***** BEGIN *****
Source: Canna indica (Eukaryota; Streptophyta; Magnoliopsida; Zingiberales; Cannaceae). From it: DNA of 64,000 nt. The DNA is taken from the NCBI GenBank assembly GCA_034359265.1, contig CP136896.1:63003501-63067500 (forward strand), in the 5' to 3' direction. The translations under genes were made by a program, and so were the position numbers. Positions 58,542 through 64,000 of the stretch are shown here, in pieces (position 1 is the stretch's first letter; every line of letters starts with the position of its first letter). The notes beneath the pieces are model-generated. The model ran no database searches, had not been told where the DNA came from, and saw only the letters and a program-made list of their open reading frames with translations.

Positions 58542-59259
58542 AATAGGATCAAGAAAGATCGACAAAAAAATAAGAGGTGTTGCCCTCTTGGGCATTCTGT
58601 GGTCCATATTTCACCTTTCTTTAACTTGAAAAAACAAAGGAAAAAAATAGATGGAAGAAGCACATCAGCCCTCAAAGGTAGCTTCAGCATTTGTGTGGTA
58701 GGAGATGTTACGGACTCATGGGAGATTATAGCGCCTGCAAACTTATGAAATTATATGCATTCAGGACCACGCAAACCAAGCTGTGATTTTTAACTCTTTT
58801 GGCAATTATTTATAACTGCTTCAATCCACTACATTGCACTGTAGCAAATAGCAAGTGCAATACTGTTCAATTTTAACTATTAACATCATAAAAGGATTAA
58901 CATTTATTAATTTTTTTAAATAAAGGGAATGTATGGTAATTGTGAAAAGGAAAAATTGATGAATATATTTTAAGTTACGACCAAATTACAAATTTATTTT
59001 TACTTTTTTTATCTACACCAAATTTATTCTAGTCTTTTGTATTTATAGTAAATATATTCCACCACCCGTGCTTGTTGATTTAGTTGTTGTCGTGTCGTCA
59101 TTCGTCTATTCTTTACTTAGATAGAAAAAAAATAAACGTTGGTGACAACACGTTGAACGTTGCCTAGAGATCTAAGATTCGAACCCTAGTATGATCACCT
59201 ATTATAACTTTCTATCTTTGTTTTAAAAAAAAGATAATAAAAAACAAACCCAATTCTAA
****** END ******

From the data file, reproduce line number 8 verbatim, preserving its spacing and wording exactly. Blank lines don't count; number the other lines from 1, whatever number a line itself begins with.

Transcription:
59001 TACTTTTTTTATCTACACCAAATTTATTCTAGTCTTTTGTATTTATAGTAAATATATTCCACCACCCGTGCTTGTTGATTTAGTTGTTGTCGTGTCGTCA